Homeopathy is witchcraft, says Britain's medical body

Hundreds of members of the British Medical Association (BMA) have passed a motion denouncing the practice of homeopathy, saying taxpayers should not foot bills for remedies which have no scientific basis to support them.They demanded an end to all placements for trainee doctors who teach them homoeopathic principles.

Dr Tom Dolphin, deputy chairman of the BMA's junior doctors committee in England told the conference: ''Homeopathy is witchcraft. It is a disgrace that nestling between the National Hospital for Neurology and Great Ormond Street in London there is a National Hospital for Homeopathy which is paid for by the NHS.''

The motion could become the official policy of the organisation if it is agreed upon by their full conference next month.Latest figures show that 54,000 patients are treated each year at four NHS homeopathic hospitals in London, Glasgow, Bristol and Liverpool, at a cost of 4 million pounds.

A fifth hospital in Tunbridge Wells in Kent was forced to close last year when local NHS funders stopped paying for treatments.The BMA had previously expressed scepticism about homeopathy, arguing that the rationing body - the National Institute for Health and Clinical Excellence, should examine the evidence base and make a definitive ruling about the use of homeopathic remedies in the NHS.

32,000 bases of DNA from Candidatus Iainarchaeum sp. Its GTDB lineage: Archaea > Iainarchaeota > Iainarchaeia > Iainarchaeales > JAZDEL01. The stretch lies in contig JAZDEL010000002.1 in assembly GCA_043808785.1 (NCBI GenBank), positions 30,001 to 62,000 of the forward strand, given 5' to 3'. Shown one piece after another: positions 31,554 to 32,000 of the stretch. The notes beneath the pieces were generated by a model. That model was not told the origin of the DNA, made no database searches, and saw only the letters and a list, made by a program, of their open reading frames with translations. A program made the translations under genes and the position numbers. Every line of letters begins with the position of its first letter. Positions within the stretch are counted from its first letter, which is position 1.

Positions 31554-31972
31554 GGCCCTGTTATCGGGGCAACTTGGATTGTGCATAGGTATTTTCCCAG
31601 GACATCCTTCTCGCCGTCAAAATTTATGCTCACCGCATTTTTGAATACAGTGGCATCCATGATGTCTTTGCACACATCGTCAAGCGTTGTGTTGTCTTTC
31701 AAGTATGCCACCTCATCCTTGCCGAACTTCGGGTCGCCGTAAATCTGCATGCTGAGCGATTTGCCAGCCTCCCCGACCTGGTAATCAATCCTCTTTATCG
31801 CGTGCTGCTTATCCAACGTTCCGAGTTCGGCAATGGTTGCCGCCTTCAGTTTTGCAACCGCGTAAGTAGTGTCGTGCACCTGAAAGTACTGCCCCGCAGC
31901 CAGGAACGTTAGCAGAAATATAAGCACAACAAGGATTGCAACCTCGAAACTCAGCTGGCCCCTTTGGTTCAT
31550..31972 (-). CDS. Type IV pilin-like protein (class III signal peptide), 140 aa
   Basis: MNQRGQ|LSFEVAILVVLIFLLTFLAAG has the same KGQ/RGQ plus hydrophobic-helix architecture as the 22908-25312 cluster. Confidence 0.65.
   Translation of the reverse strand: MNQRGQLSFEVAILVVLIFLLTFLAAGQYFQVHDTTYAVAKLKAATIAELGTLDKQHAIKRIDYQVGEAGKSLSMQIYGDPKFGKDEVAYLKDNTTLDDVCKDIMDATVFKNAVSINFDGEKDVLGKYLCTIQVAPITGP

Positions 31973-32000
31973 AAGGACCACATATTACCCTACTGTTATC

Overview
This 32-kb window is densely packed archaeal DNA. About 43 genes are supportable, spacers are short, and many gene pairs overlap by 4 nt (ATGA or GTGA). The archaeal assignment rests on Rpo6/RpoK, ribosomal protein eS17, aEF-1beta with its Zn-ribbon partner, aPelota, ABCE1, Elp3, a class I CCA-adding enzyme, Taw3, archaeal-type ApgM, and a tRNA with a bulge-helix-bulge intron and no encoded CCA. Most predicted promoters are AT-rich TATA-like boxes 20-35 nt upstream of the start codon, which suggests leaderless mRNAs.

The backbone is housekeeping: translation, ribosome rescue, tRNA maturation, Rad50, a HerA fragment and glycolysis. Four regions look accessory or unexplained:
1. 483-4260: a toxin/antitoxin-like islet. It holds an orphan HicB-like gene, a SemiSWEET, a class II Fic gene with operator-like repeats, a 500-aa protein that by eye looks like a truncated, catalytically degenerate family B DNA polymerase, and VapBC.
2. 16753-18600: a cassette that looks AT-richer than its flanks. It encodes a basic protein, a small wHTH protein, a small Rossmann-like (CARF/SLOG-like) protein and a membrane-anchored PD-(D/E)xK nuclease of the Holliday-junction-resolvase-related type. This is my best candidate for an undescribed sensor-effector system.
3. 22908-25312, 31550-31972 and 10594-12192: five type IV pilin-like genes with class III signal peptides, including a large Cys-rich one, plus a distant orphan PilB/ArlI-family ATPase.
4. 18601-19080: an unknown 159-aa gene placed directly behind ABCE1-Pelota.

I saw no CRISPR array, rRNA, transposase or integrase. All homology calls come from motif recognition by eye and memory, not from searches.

Crystal Summer, chief executive of the British Homeopathic Association said attempts to stop the NHS funding alternative medicines ignored the views of the public, especially patients with chronic conditions.

"Homeopathy helps thousands of people who are not helped by conventional care. We don't want it to be a substitute for mainstream care, but when people are thinking about making cuts to funding, I think they need to consider public satisfaction, and see that homoeopathy has a place in medicine," she said.

She said junior doctors' call for an end to any training palcements based in homeopathic hospitals ignored the lessons alternative medicine could provide in terms of how to diagnose patients.The alternative medicine, devised in the 18th century by German physician Samuel Hahnemann, is based on the theory that substances which cause symptoms in a healthy person can cure the same problems in a sick person when vastly diluted.Proponents say the resulting remedy retains a "memory" of the original ingredient - a concept dismissed by scientists.

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